Blondale History, Family Crest & Coats of Arms
The history of the Blondale family name begins after the Norman Conquest of 1066. They lived in Lancashire. Other records show the name could have been derived from the nickname Blondel or Blundel which means the blonde or blond haired person. However, the Blondel spelling less common than the Blundell spelling and its variants.
Early Origins of the Blondale family
The surname Blondale was first found in Lancashire where they were granted lands at Ince by William the Conqueror in 1066 A.D. William Blundell or Blondell, Lord of Ince, held three knight's fees. 
"The manor [of Birkdale in Lancashire], in the reign of Henry IV., was held by the Halsalls; and the Gerards of Bromley became possessed of the estate by purchase, in the 17th century: from the latter it passed to the Mordaunts, and from them to the Blundell family." 
One of the first records of the family was that of Robert Blundell, rector of the church of St. Michael, Aughton, Lancashire in 1246. 
Ince Blundell, in Lancashire was the ancient family seat. "The Blundells are said to have been lords of the manor from the time of the Conquest, and William Blundell is mentioned as having a seat here in the reign of Henry III. In the midst of Ince-Blundell park is the Hall, the family seat of the Blundells, a large handsome mansion with stone dressings, at the eastern angle of which is a building called "The Pantheon," erected by the late Henry Blundell, Esq., and precisely similar in its architecture and proportions to the Pantheon at Rome, but one-third less. The building contains a splendid collection of paintings, statuary, sarcophagi, urns, and other relics of antiquity, procured by the founder, and said to be unequalled by any similar collection in the kingdom: there are upwards of 360 statues, busts, and basso-relievos in this temple of the arts. " 
"One of the Blundells settled in Bedfordshire, where the name is found in a list of the principal gentry of the county in the time of Henry VI. Fuller, in quoting this catalogue from an ancient record, says, 'Hungry Time has made a glutton's meal on this catalogue of gentry, and hath left but a little morsel, for manners, remaining; so few of these are found extant in this shire, and fewer continuing in genteel equipage; among whom I must not forget the family of the Blundells, whereof Sir Edward Blundell behaved himself right valiantly in the unfortunate expedition to the isle of Roe.' This was the expedition to the isle of Rhee, under the Duke of Buckingham. The family thence migrated to Ireland. "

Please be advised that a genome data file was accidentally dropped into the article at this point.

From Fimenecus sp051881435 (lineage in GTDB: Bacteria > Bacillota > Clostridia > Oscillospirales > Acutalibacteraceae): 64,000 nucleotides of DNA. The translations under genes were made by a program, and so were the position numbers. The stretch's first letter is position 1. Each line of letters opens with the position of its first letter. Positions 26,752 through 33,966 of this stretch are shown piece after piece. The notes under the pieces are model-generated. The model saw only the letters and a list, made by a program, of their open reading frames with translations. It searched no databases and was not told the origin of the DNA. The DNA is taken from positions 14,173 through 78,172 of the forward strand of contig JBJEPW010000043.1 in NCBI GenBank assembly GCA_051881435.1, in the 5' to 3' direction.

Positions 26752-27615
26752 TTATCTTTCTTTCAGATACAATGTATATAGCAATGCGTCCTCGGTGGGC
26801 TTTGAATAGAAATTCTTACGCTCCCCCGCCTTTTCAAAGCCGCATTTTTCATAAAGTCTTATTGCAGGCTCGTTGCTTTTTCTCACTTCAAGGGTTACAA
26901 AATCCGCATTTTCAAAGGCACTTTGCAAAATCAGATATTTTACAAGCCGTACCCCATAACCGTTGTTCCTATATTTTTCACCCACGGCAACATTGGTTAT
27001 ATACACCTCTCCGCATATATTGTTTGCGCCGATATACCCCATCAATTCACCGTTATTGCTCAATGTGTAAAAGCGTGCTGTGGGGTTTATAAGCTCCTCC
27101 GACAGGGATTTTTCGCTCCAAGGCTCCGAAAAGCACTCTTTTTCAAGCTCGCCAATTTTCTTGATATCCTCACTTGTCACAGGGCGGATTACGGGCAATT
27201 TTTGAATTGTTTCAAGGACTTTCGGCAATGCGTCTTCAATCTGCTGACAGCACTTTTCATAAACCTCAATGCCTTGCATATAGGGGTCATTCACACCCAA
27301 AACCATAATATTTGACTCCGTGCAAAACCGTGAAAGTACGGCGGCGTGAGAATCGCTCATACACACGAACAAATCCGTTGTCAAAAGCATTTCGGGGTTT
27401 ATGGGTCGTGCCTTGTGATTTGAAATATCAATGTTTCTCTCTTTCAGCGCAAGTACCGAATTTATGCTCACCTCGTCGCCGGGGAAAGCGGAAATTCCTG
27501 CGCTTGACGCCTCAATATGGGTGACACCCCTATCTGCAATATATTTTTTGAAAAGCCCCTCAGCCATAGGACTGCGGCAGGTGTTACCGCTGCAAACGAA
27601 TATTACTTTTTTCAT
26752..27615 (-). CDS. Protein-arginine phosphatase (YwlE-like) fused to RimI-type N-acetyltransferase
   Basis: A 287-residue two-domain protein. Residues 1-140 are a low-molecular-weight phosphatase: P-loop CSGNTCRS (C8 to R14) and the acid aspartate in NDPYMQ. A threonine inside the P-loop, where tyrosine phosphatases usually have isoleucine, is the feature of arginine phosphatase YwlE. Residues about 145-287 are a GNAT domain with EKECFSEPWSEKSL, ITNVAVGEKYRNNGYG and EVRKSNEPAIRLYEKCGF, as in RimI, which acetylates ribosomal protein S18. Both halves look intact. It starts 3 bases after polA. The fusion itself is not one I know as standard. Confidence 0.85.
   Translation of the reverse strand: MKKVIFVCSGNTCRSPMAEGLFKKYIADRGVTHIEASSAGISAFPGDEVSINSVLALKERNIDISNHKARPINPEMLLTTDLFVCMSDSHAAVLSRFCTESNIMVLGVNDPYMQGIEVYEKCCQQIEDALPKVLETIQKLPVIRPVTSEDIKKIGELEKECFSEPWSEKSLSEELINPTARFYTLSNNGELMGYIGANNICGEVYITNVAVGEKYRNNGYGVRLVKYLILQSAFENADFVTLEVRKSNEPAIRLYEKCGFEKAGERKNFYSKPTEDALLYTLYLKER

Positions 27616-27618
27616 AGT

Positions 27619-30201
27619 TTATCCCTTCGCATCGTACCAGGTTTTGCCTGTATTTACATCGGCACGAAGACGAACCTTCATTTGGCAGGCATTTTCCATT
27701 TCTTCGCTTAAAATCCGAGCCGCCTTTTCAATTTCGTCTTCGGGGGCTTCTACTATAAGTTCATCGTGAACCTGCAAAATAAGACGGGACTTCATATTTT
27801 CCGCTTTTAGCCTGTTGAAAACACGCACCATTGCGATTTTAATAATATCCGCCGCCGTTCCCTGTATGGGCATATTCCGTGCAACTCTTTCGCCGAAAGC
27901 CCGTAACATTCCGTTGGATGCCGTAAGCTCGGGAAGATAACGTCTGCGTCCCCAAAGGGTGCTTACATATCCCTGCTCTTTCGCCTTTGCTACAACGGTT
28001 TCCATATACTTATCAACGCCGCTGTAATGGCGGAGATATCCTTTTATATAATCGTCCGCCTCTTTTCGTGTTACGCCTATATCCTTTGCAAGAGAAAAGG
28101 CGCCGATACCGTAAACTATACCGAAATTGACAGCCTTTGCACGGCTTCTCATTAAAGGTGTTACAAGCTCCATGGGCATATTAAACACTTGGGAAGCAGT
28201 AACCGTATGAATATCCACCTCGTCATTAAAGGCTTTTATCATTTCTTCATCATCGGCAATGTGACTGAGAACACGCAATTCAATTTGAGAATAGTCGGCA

Early History of the Blondale family
This web page shows only a small excerpt of our Blondale research. Another 141 words (10 lines of text) covering the years 1155, 1276, 1520, 1601, 1604, 1579, 1625, 1620, 1734, 1711, 1643, 1707, 1692 and 1707 are included under the topic Early Blondale History in all our PDF Extended History products and printed products wherever possible.
Blondale Spelling Variations
Anglo-Norman names are characterized by a multitude of spelling variations. When the Normans became the ruling people of England in the 11th century, they introduced a new language into a society where the main languages of Old and later Middle English had no definite spelling rules. These languages were more often spoken than written, so they blended freely with one another. Contributing to this mixing of tongues was the fact that medieval scribes spelled words according to sound, ensuring that a person's name would appear differently in nearly every document in which it was recorded. The name has been spelled Blundell, Blondell, Blondle, Blundle and others.
Early Notables of the Blondale family (pre 1700)
Outstanding amongst the family at this time was William Blundell of Crosby Hall, an ardent royalist in the Cromwellian affair; Peter Blundell (1520-1601) English merchant and manufacturer of Tiverton, who made a fortune manufacturing kersey cloth and founded Blundell's School (1604); and Sir Francis Blundell (1579-1625), who...
Migration of the Blondale family to Ireland
Some of the Blondale family moved to Ireland, but this topic is not covered in this excerpt.
Migration of the Blondale family
For many English families, the political and religious disarray that plagued their homeland made the frontiers of the New World an attractive prospect. Thousands migrated, aboard cramped disease-ridden ships. They arrived sick, poor, and hungry, but were welcomed in many cases with far greater opportunity than at home in England. Many of these hardy settlers went on to make important contributions to the emerging nations in which they landed. Among early immigrants bearing the name Blondale or a variant listed above were: William Blundell, who settled in Virginia in 1698; Charles Blundell, who settled in Maryland in 1774 with his wife, Mary; Thomas Blondell, who settled in Boston, Massachusetts in 1716.
The motto was originally a war cry or slogan. Mottoes first began to be shown with arms in the 14th and 15th centuries, but were not in general use until the 17th century. Thus the oldest coats of arms generally do not include a motto. Mottoes seldom form part of the grant of arms: Under most heraldic authorities, a motto is an optional component of the coat of arms, and can be added to or changed at will; many families have chosen not to display a motto.
Motto: Unus et idem ferar
Motto Translation: I will be borne along one and the same.